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Monday, April 04, 2005

Continuous Integration Again

I was digging into the Continuous Integration theme and fall on the Martin Fowler's Continuous Integration article again - a classic in this field.

And some thoughts came to my mind...
I've always been an extreme fan of the development process automation. I think it may be beneficial for an organizations to automate most of the activities during the development process. This may be one of the ways to transform current software handcrafting into a real industry.

Why automate:
A modern approach in software development activities is the iteration based development. It means that your project steps through a number of iterations. Each iteration, the team adds new features and fixes defects, injected in the previous ones. A key aspect of this aproach is that each iteration includes a lot of similar activities. These activities are vital for the project. However, the team should spend some time for managing, performing and verifying the results from the activities and it costs money. The time and money for these activities are spend every iteration. However there is one other problem - people’s ability to make mistakes. Mistakes may manifest them selves later, often when it’s too late. Some methods to mitigate the risk of mistakes are people's training, personal and group reviews, etc. Such an approach may lower the probability of failing due to mistakes or lack of skills , however it is pretty expensive and also tend to be a constant expense. And while training and reviews will not be avoided another weapon may be added to the organization’s armoury - development process automation techniques.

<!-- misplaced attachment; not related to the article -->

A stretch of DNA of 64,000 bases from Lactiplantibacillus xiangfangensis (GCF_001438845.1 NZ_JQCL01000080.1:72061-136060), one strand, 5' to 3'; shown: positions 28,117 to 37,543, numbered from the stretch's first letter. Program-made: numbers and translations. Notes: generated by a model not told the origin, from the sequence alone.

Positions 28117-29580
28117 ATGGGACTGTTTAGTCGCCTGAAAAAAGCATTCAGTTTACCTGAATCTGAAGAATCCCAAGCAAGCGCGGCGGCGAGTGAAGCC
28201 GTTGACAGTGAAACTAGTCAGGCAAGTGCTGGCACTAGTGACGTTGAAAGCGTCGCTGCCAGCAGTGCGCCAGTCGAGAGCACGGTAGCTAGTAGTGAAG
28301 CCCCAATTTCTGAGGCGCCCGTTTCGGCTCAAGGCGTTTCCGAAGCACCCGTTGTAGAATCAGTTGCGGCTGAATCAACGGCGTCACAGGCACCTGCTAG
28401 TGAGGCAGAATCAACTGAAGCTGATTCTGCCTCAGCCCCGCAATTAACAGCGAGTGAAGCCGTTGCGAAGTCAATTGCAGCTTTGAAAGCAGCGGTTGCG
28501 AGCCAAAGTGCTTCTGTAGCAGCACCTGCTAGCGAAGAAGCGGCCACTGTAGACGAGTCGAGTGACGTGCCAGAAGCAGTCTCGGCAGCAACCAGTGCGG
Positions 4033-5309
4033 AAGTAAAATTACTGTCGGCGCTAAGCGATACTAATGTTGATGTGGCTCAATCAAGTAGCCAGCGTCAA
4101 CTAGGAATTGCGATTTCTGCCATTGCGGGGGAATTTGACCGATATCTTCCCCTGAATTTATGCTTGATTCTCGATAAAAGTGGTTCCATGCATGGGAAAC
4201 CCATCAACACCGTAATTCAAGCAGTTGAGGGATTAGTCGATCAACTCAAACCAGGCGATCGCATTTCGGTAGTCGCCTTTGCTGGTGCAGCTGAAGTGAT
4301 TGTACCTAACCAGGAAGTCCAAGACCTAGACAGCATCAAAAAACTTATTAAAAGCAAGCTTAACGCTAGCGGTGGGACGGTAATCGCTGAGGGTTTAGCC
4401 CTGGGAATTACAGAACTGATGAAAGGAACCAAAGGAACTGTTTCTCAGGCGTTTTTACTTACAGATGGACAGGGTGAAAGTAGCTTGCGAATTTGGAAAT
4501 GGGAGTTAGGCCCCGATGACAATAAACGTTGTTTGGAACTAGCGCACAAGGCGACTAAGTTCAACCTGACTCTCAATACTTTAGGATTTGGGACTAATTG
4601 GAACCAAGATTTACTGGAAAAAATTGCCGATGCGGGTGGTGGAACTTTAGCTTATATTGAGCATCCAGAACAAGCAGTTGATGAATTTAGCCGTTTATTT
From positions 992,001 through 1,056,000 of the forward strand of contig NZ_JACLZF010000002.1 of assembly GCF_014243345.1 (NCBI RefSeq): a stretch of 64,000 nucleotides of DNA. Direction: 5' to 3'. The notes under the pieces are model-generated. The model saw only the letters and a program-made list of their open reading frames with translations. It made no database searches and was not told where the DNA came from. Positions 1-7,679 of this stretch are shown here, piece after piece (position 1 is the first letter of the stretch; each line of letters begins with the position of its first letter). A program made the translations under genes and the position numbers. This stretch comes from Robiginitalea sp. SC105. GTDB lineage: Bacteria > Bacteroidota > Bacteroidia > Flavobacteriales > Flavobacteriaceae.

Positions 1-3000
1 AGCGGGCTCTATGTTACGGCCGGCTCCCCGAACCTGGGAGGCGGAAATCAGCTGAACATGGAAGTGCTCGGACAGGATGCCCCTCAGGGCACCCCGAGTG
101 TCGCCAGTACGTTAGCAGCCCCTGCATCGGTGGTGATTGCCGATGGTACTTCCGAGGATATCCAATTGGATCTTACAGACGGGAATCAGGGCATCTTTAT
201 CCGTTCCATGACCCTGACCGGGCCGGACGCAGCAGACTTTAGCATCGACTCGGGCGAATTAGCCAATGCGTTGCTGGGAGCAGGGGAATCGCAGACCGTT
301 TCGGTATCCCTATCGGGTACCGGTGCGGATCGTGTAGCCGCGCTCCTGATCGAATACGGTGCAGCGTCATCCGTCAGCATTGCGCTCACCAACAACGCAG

The benefit from automation

  • Avoid people mistakes
  • Allow experts to focus on unique activities, thus decreasing the total production time
  • Decreases the total development costs and increases the quality of the product

Some ideas of what may be automated:

Source code generation
  • Source code guidelines conformance checking
  • Source version control activities
  • Building/Packaging
  • Distribution Code level tests
  • System-wide tests
  • Team communication

  • Note that the list above only scratches the surface of what may be automated. It also may turns out that some activities may not be automated in a particular context. The development process automation techniques should be adopted with caution and understanding of the possible drawbacks.

    Some velocity gaining concept lately, which concerns some aspects of the upper mentioned ideas is the Software Factories term

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